In 1905, the Jewish peasants in Polish border village of Malava, run a thriving horse trading business by crossing the border into Russia to steal horses which they then sell at a handsome profit to neighboring Germans. Among the most successful traders in the village are father and son Shloime and Zanvill Kradnik and their friend Kifke. One day a group of Cossacks ride into Malava to announce that all the village horses have been requisitioned for the Russian cavalry to fight the newly declared war against Japan. Puzzled and indignant that the cavalry should need horses to fight an island nation, Kradnik and his best German customer, Herr Gruber, demand to meet with the Cossack's commanding officer, Capt. Nicholai Stoloff. After dismissing Gruber, Stoloff tells Kradnik that everything in Malava belongs to Tsar Nicholas, including all its horses. Dismayed when Kradnik tells him the news, Kifke returns to his room in the brothel run by his girl friend Estusha and considers fleeing Malava. Attending Kradnik's Sabbath meal dinner later, Kifke finds the family in an uproar as the effect of the requisition has resulted in the indefinite postponement of Kradnik's daughter's wedding to young rabbinical student Mendel, because without the horses, the family cannot provide a dowry. Mendel insists he does not need a dowry and will work to save money for the marriage, but Kradnik insists he must study to become the family's first rabbi. The next day, Zanvill and Mendel wait at the train station after learning that charming and wealthy Naomi Strugatch is returning from a Parisian finishing school. Naomi's father meets the train and is dismayed when Naomi alights with her dandy Parisian fiancé, Sigmund. To Zanvill's chagrin, Naomi, his childhood sweetheart, completely ignores him and drives off in the family wagon. On their way home, the Strugatches are waylaid by Stoloff and a group of troopers. Stoloff extends a flowery welcome to Naomi until she declares the tsar an imperialist brute. Outraged, Stoloff commandeers the Strugatches' two horses, leaving them stranded. Having followed the wagon on foot, Zanvill and Mendel now rush to Naomi's aid, offering to pull the wagon the rest of the way. When Sigmund refuses to get his suit dirty by assisting, Naomi orders him and her father out of the wagon, then rolls off gaily with Zanvill and Mendel. A few days later, Zanvill complains to Kifke about the hardship brought on by the lack of horses and the men decide to sneak onto the estate of the wealthy Count Grabowsky and observe his champion horses. Unable to resist the elegant horses, Zanvill mounts and rides one around the Grabowsky property until he is interrupted by the beautiful Countess Grabowsky in her carriage. After sharing a romantic afternoon with him, the countess presents Zanvill with the animal. Heartened to be back in business, Zanvill takes the horse to Gruber, who is so impressed that he purchases it and agrees to pay in advance for more horses that Zanvill promises to deliver in two weeks. Buoyed by his success, Zanvill breaks into the Strugatch home to see Naomi who is fretting over how to distribute political handbills calling for the end of the war. Zanvill dismisses Naomi's political fancies and she laughs at his unsophisticated romantic overtures. That evening, Kradnik is outraged to learn that Zanvill has taken money from Gruber in advance and demands his son return it, until Mrs. Kradnik intervenes, declaring her daughter's marriage must proceed. The next day, while wandering in the woods, Zanvill sees Naomi, Sigmund and two young scholarly looking men and overhears their plan to distribute the anti-war bills. Sigmund refuses to join her, but the others agree the best opportunity would be at the celebration for the tsar's birthday the next day. The following afternoon, the entire village gathers to watch the trooper's commemorate the tsar. When Stoloff announces an open horse riding competition between any of the villagers and his troopers, Naomi spreads the word forbidding anyone to participate. Zanvill, however, agrees to the competition and easily out-rides the cavalry's best. Stoloff congratulates Zanvill then summons the villagers and announces the exciting news that the next day all young men will be conscripted into the Russian army. Just then Naomi's friends toss the handbills from the tree tops above the crowd and Stoloff immediately orders the villagers home under curfew. At home, Kradnik eagerly plans to get Zanvill and Mendel away to avoid the conscription. Father and son then hasten to Estusha, who has two of their horses hidden in her brothel. As the Kradniks and Kifke are about to depart, however, a drunken Stoloff and a couple of his officers pay a call for Estusha's services. The women engage in a lively dance to distract the soldiers as Kradnik and the others take the horses and escape. Zanvill and Mendel make preparations to ride over the German border to Gruber's and bid farewell to Kifke. The next day, Naomi and Sigmund are ordered to meet Stoloff, and Naomi takes full responsibility for the fliers. Stoloff orders Naomi imprisoned and Sigmund deported. At the German border, Sigmund stops at Gruber's to tell Zanvill of Naomi's fate and his realization that they are not meant for each another. Zanvill hastily sneaks back to Malava where he pleads with his father to help him break Naomi out of jail. The men enlist Kifke and, with Estusha's help, develop a plan. The next day, Estusha arranges a day-long outing in the country with Stoloff, his officers and her girls. Meanwhile, Kradnik arranges with the local tailor to loan him some cavalry uniforms and, disguised, the men ride to the military post, where Kradnik declares he has been sent to examine the troop's horses due to a nearby outbreak of anthrax. Confirming most of the horses have the disease, Kradnik orders the soldiers to burn down their barracks and all their clothes to prevent contamination. Kradnik then orders the townspeople to ride the horses away to quarantine. The villagers round up their former horses and gallop off to the German border, while Zanvill frees Naomi from jail. Witnessing the villagers thunder across the meadow, Stoloff is then startled to see his half-naked troopers following on foot. When his officers ask for orders, Stoloff rectifies the blunder by congratulating them for ridding the area of subversives and plagued infected animals by sending them off to the arms of the enemy. Over the border, the Kradniks, Mendel, Kifke and Estusha happily reunite.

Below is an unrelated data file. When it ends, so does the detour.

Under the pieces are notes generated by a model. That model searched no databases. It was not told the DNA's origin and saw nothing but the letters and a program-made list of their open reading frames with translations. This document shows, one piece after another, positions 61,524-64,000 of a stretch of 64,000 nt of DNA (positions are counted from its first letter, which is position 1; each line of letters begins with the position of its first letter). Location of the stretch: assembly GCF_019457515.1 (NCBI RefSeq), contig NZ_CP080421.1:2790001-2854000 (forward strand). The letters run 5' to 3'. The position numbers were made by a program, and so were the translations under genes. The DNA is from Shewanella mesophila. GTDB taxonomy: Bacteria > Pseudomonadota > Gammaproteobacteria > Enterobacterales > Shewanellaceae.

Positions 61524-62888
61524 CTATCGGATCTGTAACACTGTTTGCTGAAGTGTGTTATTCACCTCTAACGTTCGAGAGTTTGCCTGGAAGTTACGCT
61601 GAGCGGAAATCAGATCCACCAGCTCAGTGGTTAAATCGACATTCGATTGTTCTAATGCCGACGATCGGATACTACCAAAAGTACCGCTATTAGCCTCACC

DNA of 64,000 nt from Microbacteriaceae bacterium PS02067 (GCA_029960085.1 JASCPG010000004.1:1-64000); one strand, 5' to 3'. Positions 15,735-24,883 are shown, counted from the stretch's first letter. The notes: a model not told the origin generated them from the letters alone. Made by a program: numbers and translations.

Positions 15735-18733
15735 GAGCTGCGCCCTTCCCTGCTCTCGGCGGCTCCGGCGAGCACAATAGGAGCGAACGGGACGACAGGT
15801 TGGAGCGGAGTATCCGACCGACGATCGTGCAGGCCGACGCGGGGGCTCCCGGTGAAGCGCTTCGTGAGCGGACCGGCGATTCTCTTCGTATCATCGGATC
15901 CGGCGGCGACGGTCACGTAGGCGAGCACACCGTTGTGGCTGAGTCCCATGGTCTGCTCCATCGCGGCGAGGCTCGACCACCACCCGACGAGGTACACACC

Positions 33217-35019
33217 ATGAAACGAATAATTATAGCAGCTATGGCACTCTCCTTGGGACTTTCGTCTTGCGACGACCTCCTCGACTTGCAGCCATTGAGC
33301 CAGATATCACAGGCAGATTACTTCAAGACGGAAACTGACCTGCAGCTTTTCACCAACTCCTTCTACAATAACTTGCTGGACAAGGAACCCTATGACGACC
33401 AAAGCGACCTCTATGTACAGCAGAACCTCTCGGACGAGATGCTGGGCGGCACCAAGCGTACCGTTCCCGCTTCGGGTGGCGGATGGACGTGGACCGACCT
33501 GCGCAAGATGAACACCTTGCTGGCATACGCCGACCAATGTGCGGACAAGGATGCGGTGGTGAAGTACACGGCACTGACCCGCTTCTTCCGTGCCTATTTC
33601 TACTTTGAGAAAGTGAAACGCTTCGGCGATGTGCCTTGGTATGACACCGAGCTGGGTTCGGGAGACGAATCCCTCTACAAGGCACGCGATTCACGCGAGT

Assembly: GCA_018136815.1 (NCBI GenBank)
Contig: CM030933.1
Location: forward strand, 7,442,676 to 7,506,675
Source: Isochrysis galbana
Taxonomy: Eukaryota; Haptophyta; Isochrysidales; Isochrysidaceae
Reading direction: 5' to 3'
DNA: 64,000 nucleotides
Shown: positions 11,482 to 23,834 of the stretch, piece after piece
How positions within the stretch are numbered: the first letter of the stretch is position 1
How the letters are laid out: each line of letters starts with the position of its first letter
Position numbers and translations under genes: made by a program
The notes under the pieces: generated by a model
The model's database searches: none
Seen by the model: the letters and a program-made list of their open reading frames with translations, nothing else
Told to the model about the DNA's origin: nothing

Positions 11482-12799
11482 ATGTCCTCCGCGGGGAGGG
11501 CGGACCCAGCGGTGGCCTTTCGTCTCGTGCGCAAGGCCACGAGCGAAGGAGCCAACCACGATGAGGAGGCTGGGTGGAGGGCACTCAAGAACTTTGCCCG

Film Details